National Grid supporting landscape improvements in the Longdendale Valley
Local project benefits from the Landscape Enhancement Initiative
Alongside our work removing the pylons at Dunford Bridge, National Grid is also active on the other side of the Woodhead Tunnel in the Longdendale Valley.
The Landscape Enhancement Initiative (LEI) is part of National Grid’s Visual Impact Provision (VIP) project which supports smaller landscape enhancement projects in Areas of Outstanding Natural Beauty (AONBs) and National Parks with grants of up to £200,000 for projects that help reduce the visual impact of our overhead lines.
At Torside, a heartfelt donation to the Friends of the Trans Pennine Trail from a family long connected with the Peak District National Park provided the seed funding for an LEI grant. This has enabled fantastic improvements to the accessibility of the Longdendale Valley section of this long-distance route.
The initial works enabled by the donation quickly gained the support of all and helped develop the wider vision for the valley, levering in more funding, and even more improvements.
The Peak District National Park Authority secured funds from National Grid’s LEI to deliver a range of access, biodiversity and landscape improvements in the valley and United Utilities committed to providing seating and installing many of the improvements funded.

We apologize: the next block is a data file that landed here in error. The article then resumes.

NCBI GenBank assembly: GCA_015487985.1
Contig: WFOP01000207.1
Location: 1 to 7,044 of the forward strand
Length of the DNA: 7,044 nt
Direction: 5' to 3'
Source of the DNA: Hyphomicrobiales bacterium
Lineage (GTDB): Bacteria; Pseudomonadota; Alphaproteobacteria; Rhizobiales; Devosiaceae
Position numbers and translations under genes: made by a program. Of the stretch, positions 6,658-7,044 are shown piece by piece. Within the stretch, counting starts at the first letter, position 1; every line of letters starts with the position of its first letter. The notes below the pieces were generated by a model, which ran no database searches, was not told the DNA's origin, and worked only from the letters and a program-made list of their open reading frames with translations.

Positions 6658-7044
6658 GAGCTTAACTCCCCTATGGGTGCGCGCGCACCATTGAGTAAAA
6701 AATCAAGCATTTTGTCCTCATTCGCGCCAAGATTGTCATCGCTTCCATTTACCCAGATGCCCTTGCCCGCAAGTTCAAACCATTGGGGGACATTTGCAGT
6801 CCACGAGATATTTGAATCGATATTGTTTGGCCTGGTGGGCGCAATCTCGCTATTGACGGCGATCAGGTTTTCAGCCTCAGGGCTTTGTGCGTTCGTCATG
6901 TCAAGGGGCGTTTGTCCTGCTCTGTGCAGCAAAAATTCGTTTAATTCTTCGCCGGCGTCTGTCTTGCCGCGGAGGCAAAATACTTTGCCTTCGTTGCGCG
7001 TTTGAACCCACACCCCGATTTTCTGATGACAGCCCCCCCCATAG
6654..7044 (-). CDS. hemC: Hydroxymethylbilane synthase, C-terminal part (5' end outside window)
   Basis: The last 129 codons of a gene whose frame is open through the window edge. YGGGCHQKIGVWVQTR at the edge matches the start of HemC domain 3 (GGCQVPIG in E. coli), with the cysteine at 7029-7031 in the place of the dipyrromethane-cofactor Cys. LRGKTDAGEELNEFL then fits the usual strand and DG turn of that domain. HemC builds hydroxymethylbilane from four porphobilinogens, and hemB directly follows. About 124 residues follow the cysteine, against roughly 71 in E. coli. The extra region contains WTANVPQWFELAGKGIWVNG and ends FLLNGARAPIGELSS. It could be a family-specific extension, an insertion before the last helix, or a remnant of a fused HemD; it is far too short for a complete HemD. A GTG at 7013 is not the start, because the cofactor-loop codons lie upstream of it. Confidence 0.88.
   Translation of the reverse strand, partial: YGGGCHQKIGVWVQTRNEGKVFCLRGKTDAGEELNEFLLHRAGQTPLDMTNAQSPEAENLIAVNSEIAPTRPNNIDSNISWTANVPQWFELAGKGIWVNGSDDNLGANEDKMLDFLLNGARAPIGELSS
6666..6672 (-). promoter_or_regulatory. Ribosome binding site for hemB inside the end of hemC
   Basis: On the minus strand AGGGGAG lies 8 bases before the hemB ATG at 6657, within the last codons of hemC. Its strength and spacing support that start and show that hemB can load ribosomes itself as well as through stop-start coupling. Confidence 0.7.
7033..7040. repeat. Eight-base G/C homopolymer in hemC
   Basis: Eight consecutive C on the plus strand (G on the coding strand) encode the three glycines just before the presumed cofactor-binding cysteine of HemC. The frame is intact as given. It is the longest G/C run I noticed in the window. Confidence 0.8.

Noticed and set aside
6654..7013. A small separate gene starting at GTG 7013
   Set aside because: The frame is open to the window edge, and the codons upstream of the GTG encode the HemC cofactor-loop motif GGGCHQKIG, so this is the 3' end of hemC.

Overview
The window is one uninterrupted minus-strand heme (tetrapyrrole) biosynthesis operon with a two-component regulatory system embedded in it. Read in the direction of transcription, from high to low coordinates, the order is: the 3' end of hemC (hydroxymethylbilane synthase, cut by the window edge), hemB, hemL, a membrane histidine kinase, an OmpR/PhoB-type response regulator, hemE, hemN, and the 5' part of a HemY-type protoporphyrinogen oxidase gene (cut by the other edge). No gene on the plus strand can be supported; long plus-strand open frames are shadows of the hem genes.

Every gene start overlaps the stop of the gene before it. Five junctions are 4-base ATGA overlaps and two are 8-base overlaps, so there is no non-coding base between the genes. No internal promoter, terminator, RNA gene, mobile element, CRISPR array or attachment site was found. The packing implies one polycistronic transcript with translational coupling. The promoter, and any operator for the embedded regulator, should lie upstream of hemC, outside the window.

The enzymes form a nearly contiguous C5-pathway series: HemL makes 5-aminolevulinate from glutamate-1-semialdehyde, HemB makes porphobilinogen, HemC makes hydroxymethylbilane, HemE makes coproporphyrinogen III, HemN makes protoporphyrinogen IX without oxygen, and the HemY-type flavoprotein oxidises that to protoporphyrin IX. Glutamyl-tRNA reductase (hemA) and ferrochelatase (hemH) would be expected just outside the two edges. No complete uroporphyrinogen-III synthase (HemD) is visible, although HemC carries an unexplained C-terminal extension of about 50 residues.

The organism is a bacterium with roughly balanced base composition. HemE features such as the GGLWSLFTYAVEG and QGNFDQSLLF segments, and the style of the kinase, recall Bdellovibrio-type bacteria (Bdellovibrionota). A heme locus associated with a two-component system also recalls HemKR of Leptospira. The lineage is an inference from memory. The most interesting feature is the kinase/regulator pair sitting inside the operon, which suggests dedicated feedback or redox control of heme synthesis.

The Longdendale Access Project (LAP) includes information boards and a leaflet, sound boxes kindly voiced by Brian Blessed, activity posts, new seating, wheelchair access to a dipping pond, as well as the UK’s first mechanical Changing Place facility.
Environmentalist and broadcaster Chris Baines, who chairs the independent Stakeholder Advisory Group for National Grid’s Visual Impact Provision project, said: “Through the Landscape Enhancement Initiative we hope to make a positive contribution towards preserving and enhancing the natural beauty, cultural heritage, biodiversity as well as accessibility within England and Wales’s most precious landscapes.
“The fantastic work being undertaken in the Longdendale Valley is helping to enhance the enjoyment for all the of locals and visitors who come to the Peak District every year, in an area near where I grew up and have great affection for.”
Simon Geller, Chair of the Friends of the Trans Pennine Trail said, “This has been a tremendous project to work on over the last few years and really does show how little projects can grow and make such a difference”.
The Chair of the Trans Pennine Trail Partnership, Gillian Ivey, said, “It’s been a great opportunity for the TPT national office to meet the family and work with all the stakeholders together. I’d like to say thank you to everyone for their commitment and inspiration. I hope this is the first of many projects of this nature and what a fitting tribute for a legacy.”
Rosslyn Colderley, Sustrans Director of the North of England said, “The TPT and Sustrans has been working hard to look at opportunities to improve accessibility along the Trail and its great to see another example of what can be achieved”.